The PCOM chapter of the Student Association of Military Osteopathic Physicians and
Surgeons (SAMOPS) hosted the remembrance ceremony.
The Philadelphia College of Osteopathic Medicine (PCOM) chapter of the Student Association of Military Osteopathic Physicians and Surgeons
(SAMOPS) hosted a remembrance ceremony for September 11, honoring the lives lost in
the largest terror attacks on US soil.
Julie Ford (DO ’22) a second lieutenant in the Air Force, opened the ceremony. “We’re
gathered here today to honor the memory of the lives lost 18 years ago,” she said.
“We pause to remember the servicemen and women, the first responders, the friends,
the fathers, the mothers, brothers and sisters who lost their lives that day. [And]
we honor the heroes who ran toward the wounded, and not away from danger.”
The day’s distinguished speaker, PCOM Trustee James H. Black, DO ’62, served in the Navy in numerous capacities including flight surgeon, force medical
officer and supreme allied commander. After a distinguished career, he retired in
1998 as a rear admiral. Dr. Black reflected on Sept. 11, and how it had changed American
life in the years since.
“We went to war to get rid of the terrorist groups like the Taliban and Al Qaeda,
and we’re still fighting that war 18 years later,” he said. “It’s incumbent upon all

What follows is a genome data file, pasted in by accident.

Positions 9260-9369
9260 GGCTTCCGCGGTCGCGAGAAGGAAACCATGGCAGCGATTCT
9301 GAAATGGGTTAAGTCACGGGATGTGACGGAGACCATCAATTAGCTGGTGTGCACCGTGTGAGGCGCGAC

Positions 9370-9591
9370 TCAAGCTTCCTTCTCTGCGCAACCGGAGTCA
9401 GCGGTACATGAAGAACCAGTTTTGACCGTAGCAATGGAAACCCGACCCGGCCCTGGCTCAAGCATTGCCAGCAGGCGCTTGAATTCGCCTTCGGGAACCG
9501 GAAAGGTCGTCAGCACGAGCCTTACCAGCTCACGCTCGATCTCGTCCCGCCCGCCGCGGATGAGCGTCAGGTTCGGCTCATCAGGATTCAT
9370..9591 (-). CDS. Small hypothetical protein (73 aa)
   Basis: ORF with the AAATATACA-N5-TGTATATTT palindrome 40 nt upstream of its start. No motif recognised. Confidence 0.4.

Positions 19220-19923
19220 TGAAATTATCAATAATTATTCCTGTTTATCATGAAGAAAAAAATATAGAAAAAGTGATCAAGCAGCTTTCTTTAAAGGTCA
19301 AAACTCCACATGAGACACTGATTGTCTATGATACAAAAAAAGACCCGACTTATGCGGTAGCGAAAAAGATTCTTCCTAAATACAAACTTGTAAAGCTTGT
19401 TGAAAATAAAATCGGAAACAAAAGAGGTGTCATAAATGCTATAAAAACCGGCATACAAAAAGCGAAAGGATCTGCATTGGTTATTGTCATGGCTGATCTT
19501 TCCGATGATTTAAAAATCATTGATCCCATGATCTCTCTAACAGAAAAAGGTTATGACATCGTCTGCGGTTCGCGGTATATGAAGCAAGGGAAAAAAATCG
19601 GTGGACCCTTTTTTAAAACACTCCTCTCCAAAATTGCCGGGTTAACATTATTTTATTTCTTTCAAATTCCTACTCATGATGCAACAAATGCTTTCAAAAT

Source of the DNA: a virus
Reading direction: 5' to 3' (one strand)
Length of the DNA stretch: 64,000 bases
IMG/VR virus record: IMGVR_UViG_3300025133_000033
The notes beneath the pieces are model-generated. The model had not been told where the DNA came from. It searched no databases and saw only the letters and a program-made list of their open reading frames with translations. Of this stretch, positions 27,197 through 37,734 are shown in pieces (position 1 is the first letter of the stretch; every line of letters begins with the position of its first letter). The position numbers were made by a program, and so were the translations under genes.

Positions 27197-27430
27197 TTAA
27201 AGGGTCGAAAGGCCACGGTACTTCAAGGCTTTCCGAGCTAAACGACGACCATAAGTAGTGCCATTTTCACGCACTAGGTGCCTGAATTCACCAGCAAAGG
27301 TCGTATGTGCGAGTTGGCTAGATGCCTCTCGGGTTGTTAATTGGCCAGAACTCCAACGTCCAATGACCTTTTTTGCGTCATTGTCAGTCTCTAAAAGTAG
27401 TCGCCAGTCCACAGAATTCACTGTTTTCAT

of us to remember the events of Sept. 11, and the nearly 3,000 people who lost their
lives that day and the families that they left behind.”
Dr. Black also praised the many alumni who serve in the military, whom he noted were
working to keep an event such as those on Sept. 11 from ever happening again.
“We currently have PCOM graduates serving in the military throughout the world—I’ve
had the honor to commission many of them, and am extremely proud of our graduates,”
SAMOPS includes students who are officers in the military and after graduating, will
serve as physicians in active duty.
About Philadelphia College of Osteopathic Medicine
Founded in 1899, Philadelphia College of Osteopathic Medicine (PCOM) has trained thousands
of highly competent, caring physicians, health practitioners and behavioral scientists
who practice a “whole person” approach to care—treating people, not just symptoms.
PCOM operates three campuses (PCOM, PCOM Georgia and PCOM South Georgia) and offers doctoral degrees in clinical psychology, educational psychology, osteopathic
medicine, pharmacy, physical therapy and school psychology, and graduate degrees in
applied behavior analysis, applied positive psychology, biomedical sciences, forensic
medicine, medical laboratory science, mental health counseling, non profit leadership
and population health management, organizational development and leadership, physician
assistant studies, school psychology, and public health management and administration.
PCOM students learn the importance of health promotion, research, education and service
to the community. Through its community-based Healthcare Centers, PCOM provides care
to medically underserved populations. For more information, visit pcom.edu or call 215-871-6100.
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